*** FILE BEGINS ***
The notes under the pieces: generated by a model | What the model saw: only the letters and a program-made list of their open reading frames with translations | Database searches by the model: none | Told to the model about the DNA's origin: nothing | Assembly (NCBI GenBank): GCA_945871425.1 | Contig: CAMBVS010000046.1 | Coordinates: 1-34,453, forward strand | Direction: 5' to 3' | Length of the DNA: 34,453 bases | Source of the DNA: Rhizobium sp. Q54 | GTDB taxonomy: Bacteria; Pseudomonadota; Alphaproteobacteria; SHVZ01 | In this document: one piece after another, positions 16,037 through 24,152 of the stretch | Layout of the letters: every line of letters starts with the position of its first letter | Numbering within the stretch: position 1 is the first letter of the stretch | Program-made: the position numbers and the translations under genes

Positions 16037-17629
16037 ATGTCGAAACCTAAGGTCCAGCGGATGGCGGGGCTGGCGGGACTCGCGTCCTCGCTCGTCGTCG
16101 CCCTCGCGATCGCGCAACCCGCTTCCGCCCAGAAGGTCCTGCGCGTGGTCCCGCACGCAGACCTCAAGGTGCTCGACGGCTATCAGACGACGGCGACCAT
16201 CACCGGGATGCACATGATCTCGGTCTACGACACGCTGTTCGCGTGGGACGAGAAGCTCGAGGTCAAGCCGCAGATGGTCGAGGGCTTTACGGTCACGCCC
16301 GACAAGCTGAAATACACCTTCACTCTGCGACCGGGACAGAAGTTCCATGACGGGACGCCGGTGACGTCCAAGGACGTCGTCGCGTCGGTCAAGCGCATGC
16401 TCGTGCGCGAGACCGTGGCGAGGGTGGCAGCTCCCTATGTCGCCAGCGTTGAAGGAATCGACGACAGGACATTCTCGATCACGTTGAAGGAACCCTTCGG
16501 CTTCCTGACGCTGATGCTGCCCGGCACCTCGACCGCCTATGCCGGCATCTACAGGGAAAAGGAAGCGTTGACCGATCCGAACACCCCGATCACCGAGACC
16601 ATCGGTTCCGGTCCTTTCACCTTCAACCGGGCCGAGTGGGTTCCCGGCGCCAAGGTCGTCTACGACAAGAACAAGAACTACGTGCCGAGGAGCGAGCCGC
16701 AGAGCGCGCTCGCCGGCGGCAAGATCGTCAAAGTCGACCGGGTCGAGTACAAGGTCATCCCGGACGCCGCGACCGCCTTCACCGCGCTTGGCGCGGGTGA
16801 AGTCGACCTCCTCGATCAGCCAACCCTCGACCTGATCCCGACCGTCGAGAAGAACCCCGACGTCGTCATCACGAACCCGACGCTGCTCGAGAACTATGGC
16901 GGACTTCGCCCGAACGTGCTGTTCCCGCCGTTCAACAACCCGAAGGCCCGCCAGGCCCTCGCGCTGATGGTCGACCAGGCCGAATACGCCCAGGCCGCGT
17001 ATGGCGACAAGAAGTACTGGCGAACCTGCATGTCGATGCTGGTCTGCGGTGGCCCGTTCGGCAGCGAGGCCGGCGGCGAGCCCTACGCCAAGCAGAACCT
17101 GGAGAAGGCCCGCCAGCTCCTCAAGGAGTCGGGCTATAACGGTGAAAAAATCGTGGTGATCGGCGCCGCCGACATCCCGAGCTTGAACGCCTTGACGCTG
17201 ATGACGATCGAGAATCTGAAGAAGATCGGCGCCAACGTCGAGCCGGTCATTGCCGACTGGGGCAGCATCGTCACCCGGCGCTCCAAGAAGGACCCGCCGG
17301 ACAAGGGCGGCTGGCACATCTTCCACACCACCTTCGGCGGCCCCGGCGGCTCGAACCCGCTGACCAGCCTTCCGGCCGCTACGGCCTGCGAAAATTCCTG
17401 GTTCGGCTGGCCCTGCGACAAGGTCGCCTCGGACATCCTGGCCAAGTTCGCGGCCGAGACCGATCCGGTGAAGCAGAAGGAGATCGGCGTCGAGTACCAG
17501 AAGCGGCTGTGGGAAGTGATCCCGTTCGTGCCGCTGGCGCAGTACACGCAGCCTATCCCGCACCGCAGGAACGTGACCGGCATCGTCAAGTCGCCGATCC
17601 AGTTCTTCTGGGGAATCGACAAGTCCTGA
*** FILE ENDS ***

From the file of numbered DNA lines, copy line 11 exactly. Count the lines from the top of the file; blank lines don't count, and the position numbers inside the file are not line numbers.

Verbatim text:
16801 AGTCGACCTCCTCGATCAGCCAACCCTCGACCTGATCCCGACCGTCGAGAAGAACCCCGACGTCGTCATCACGAACCCGACGCTGCTCGAGAACTATGGC